The Health Risks of Obesity in Children
Being overweight is something that is being more and more common in children and something that needs to be tackled as soon as possible. Apart from the physiological harm it can cause from bullying and low self-esteem, there are serious health risks to being overweight as a child.
It is estimated that there are over 22 million children throughout the world who are obese. School aged children in America and Western Europe is the groups that have seen an annual increase since 1970. However, it has been shown that over 75% of overweight and obese children are from low and middle income countries.
In the UK, a survey from 1995 – 2001 showed a significant increase of obesity in children but a more recent survey (2007) showed that there was no significant increase in children aged 2 – 15 years old. In the 1995 – 2001 survey, it showed that the rise in obesity levels in boys was 17%, whilst girls showed an increase of 12 – 16%.
It is believed that this stabilising period is because of recent health promotions in the UK. Famous chefs, such as Jamie Oliver (also known as the Naked Chef), has campaigned to improve the meals that children eat during school hours. This includes swapping burgers for salads and campaigning for healthier snacks in vending machines.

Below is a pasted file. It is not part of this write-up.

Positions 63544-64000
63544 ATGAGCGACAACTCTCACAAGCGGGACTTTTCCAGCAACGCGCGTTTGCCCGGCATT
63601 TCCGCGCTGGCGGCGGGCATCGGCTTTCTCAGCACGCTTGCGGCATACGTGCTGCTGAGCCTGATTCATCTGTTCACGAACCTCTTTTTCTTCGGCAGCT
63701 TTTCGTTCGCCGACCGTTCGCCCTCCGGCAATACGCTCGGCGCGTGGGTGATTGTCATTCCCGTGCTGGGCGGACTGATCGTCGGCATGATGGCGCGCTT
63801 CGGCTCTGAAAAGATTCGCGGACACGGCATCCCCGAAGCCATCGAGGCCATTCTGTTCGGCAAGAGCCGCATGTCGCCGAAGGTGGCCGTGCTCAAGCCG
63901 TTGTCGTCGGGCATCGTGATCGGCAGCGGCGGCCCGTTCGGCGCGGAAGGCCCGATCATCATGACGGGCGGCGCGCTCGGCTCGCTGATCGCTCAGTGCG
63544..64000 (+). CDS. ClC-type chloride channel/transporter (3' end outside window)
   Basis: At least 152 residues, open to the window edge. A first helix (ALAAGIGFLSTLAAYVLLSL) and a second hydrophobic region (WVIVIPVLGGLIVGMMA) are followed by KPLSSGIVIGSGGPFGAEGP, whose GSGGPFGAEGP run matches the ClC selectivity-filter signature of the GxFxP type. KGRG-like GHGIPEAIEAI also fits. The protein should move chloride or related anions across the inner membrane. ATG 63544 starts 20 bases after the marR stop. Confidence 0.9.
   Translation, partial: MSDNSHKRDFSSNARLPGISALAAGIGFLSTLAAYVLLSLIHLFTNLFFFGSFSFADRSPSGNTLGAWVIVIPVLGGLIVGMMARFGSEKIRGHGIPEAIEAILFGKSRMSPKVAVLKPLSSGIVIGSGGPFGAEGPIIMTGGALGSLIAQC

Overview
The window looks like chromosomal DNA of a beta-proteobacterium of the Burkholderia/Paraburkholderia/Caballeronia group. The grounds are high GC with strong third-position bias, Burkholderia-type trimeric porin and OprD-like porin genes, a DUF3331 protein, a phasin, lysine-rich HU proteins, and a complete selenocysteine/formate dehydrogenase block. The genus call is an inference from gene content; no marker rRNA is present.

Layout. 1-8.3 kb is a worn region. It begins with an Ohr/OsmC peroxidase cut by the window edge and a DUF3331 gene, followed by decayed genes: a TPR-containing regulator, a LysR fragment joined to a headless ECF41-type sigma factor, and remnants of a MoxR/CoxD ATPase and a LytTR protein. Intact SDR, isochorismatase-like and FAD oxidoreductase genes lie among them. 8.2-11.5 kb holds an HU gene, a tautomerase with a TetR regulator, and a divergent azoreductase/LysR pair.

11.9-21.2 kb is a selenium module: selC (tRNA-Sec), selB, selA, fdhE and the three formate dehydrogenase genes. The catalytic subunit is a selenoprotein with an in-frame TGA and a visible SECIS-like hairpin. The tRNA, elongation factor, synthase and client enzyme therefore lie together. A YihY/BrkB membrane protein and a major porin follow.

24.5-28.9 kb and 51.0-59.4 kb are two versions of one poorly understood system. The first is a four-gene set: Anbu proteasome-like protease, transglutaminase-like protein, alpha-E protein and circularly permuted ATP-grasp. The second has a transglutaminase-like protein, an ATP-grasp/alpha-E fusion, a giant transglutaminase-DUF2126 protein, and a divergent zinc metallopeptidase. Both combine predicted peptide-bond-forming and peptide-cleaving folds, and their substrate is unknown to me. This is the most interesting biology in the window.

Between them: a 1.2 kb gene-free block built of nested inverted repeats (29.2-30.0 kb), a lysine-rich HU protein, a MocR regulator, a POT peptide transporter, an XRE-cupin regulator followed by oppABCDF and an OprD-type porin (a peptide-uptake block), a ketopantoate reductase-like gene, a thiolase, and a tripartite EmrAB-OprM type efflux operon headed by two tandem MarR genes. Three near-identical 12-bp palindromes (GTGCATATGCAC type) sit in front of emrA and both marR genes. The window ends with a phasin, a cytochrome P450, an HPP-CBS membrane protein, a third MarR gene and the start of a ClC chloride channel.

Obesity in children has been thought to be caused by different reasons. Low levels of energy input and expenditure is one reason. Children do not seem to be as active as previous generations were. Today’s children tend to sit in front of the computer for hours playing games online, or sit in front of the TV watching movies and other programs, when they could be playing outside and getting rid of all that pent up energy that they have hidden deep within.
Diet plays a big part in obesity in children. Fatty foods, such as burgers, chips and chocolate will build up the fat levels stored in their bodies. Change their diets – add in plenty of healthy foods like fruit, vegetables and salads. This is not to say that they shouldn’t have these other foods, but use them as treats not every day meals.
Sleep deprivation can also add to obesity in children. Studies have shown that children going to bed at later times could contribute to obesity in children. Those who do sleep too little have lower levels of leptin and higher levels of ghrelin which build up fatty cells.
Obesity in children is a serious problem. It can seriously damage a child’s self-esteem but can cause heart, liver and kidney problems in later life. It is recommended that you should tackle the problem as early as possible to avoid this trouble.